For more than 50 years, Berenice Denton has reigned over Nashville, the South and beyond as “the estate sale queen,” and immediately upon meeting her, you’ll see why. Her warmth radiates, and her charm draws you in. She has that enviable quality of putting those around her at ease and engages with new acquaintances as if they were old friends. Her knack for knowing and relating to people allows her to manage estate sales often in the midst of difficult times. At her core, she wants to help others and use her gifts to lighten their load whether that’s through aiding them in an estate sale or offering the perfect gift in her charming shop, The Cottage. It’s our pleasure to introduce you to Berenice Denton, our newest FACE of Nashville!
Are you originally from Nashville?
I’m a native Nashvillian. I’ve been here all my life, except when my father was in the service.
So you know our city quite well! What is a positive way you’ve seen it change?
I actually remember streetcars, but that’s telling you my age. Even at a young age, you could get in a streetcar and go downtown to a movie. We’d have lunch at Harvey’s, and they had Satsuma and Candyland on Church Street too, and then see a movie and then catch the bus or the streetcar back home.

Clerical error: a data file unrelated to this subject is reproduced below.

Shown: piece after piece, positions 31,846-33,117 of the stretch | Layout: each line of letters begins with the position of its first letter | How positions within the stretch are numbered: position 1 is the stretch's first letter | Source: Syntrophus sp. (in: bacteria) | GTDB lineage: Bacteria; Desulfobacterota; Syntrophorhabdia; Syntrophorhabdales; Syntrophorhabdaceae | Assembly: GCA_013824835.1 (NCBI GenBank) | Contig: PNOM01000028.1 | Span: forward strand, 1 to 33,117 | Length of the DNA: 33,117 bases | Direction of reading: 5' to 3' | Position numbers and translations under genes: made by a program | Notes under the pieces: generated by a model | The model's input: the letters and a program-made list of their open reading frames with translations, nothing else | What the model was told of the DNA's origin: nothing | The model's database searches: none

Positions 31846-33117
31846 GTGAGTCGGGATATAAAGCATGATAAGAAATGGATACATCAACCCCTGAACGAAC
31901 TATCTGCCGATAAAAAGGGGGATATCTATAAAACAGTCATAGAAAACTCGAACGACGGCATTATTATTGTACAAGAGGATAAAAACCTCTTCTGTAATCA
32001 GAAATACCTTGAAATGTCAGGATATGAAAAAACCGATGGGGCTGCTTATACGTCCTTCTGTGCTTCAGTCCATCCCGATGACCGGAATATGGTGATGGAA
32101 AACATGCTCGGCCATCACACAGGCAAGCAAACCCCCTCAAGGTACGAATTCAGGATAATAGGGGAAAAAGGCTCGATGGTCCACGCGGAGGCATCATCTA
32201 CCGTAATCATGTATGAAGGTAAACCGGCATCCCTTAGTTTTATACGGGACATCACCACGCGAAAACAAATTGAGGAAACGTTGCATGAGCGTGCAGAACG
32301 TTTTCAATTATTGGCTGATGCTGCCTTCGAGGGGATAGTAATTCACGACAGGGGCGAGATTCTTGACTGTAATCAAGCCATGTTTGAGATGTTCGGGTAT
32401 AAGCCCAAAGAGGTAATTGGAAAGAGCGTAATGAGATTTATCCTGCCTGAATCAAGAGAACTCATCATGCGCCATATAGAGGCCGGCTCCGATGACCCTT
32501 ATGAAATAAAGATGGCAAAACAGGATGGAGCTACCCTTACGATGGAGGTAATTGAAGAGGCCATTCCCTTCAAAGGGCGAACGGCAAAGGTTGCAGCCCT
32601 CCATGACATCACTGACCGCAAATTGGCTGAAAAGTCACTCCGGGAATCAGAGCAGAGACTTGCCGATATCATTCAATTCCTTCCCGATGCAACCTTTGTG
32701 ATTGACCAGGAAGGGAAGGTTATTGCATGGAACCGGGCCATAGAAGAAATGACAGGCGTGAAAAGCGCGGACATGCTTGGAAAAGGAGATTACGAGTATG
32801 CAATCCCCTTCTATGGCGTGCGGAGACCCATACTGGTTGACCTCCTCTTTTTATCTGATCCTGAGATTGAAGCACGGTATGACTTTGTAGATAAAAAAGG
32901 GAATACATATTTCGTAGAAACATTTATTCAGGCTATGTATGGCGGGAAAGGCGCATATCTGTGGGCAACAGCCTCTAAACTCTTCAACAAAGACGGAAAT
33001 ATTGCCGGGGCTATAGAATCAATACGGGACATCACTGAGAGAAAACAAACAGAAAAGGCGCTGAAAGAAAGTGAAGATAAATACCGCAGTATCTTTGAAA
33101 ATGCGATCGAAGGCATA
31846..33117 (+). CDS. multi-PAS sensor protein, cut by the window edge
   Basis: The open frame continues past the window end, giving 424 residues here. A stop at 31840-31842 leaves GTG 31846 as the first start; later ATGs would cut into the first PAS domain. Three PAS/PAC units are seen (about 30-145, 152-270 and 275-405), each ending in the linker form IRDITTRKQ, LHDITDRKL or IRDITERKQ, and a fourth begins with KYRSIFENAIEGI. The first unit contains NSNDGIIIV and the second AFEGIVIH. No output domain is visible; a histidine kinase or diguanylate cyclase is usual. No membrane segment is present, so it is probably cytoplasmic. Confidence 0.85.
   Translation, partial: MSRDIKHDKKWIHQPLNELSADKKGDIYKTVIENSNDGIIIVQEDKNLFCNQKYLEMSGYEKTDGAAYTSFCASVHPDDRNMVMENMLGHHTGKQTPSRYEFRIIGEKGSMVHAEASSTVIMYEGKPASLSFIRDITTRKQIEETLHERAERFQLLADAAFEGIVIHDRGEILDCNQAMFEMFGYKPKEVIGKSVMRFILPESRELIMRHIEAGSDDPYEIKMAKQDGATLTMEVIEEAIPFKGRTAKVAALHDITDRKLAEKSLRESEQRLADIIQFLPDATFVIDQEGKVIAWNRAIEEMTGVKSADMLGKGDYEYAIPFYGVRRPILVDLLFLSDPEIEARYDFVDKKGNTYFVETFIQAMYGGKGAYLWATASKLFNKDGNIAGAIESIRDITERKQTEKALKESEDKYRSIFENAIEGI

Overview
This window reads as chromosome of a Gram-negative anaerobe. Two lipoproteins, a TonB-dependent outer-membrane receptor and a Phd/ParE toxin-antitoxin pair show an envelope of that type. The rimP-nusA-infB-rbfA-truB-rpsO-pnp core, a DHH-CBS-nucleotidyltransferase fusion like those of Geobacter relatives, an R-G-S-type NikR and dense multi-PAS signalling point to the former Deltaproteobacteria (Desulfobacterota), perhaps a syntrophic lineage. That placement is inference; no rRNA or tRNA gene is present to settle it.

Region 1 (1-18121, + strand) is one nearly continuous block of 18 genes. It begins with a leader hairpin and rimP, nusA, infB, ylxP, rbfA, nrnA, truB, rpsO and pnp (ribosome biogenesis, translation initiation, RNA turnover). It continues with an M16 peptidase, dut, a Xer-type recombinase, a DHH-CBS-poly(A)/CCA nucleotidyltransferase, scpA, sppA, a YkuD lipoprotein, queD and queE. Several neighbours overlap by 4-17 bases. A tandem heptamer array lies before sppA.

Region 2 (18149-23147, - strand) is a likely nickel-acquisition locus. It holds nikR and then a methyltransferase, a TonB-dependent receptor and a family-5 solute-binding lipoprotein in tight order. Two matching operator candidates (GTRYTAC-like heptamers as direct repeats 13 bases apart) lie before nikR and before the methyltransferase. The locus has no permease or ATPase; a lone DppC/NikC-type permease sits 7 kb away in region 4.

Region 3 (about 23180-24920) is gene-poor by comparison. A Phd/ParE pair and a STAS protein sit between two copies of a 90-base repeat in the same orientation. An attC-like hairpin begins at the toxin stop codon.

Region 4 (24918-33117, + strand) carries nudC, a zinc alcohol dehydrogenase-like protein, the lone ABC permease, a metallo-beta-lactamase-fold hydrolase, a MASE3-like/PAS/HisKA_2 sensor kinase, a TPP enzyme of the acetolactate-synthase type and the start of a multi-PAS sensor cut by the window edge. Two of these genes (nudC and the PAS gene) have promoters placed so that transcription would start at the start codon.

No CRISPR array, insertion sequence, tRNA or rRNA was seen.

I’ve seen it go from a lovely small town to a large, metropolitan city. [Growth] has brought a lot of wonderful things to Nashville. Educational, commercial … I could talk about all the different facets, but the growth element has been incredible. So many areas have transformed into beautiful, residential areas that are such an asset to the city now.
Tell us about what you do.
I have a shop on Charlotte, The Cottage. I also do estate sales and appraisals.
Estate sales are so fascinating! How did get involved?
We had our first little garage sale in our neighborhood so we could have up money for the neighbors to take a trip together to Europe and surprise our husbands. Everything marked with a D for Denton was selling. And then the beautiful things that were priced more reasonably weren’t. Then, someone came over and asked for a push mower. Years before, our young son had pushed one in the back yard, and the garden had grown up over it. It had rusted in the garden and wouldn’t go far, but it would roll backward. My neighbors’ eyes got huge when they saw me roll it out and sell it. She bought it for $25. They told me, “If you can sell a rusty lawnmower, overgrown in the back garden, then you should get into this business.”
I’ve been in the business for probably about 56 to 57 years. It has been a joy in my life to be able to help people in a time of need.
What was the most surprising or exciting item you’ve ever encountered?
We found a frozen boa constrictor in a freezer that nearly ran people out of the house. We once moved a file cabinet and found $18,000 in cash. They didn’t know it was there. We have found two live hand grenades at two different sales. We didn’t want to get blown up by my business!
What are some of the challenges of estate sales?